The United Nations classifies three types of weapon as ‘Weapons of Mass Destruction’ (WMD) – nuclear, chemical and biological. All three have international treaties designed to control their manufacture. There are treaties that outlaw the use of chemical and biological weapons in an attack. Those treaties are known as the Chemical Weapons Convention (CWC) and the Biological Weapons Convention (BWC). There is a treaty, the nuclear Non-Proliferation Treaty (NPT) which calls on those countries that have nuclear weapons to disarm. What would be really useful is something like a Nuclear Weapons Convention, based on the same format as for chemical and biological weapons.
Although there are only the three types of weapons, they should not be seen as equal. As you will see in these pages, chemical and biological weapons are terrible things that have horrible effects. But they are usually confined to a smaller area. They do not get anywhere near the horrors of nuclear weapons. We are talking about a completely different type of danger with these weapons. A nuclear weapon not only destroys a vast area killing tens of thousands of people, it not only leaves that area virtually uninhabitable, but it continues to kill people decades after exploding. It should also be recognised that during the Cold War (from the end of the Second world war to the fall of the Berlin Wall in 1989) the thing that scared people was the threat of a nuclear war, particularly an all-out nuclear war that would wipe out the planet.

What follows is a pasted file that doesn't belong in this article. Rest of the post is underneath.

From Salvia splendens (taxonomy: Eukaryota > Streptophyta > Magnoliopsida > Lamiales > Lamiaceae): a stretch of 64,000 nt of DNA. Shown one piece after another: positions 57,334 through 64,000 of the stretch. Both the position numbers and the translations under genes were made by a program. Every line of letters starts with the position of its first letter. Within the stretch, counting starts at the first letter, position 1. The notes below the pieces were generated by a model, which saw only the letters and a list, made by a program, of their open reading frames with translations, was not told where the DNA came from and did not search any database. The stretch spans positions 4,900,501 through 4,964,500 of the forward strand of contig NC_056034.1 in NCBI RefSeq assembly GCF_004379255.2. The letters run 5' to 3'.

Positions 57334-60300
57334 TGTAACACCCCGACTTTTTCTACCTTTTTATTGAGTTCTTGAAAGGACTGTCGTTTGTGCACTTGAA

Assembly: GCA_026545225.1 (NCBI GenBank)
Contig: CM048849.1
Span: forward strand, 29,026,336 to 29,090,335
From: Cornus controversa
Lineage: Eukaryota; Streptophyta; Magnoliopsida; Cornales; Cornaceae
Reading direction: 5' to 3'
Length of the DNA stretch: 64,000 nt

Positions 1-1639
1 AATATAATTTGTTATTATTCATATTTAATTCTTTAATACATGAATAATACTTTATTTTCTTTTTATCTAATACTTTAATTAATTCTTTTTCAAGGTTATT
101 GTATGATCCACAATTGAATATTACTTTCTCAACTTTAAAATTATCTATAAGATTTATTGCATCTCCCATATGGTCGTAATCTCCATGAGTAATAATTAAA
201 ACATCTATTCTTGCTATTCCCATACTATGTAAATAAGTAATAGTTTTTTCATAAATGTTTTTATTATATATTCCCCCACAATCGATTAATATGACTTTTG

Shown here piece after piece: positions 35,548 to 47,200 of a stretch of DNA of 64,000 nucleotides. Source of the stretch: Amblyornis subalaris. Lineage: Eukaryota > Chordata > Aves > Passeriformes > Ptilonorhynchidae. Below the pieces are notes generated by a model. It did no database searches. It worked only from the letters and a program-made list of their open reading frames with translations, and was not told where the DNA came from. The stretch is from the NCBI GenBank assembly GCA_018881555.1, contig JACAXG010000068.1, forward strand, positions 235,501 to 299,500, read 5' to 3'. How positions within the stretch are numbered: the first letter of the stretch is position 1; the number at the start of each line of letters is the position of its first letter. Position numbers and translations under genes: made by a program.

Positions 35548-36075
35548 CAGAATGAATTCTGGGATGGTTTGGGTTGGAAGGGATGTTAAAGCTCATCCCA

In this section you will find information on how these weapons originated, how they have been used, what effect they have on people and the planet, what countries possess them and what can be done to ban them. They will include the numerous attempts to ban these weapons. Because of the different nature of these groups of weapons, the information is split into three parts: nuclear weapons facts, chemical weapons facts and biological weapons facts.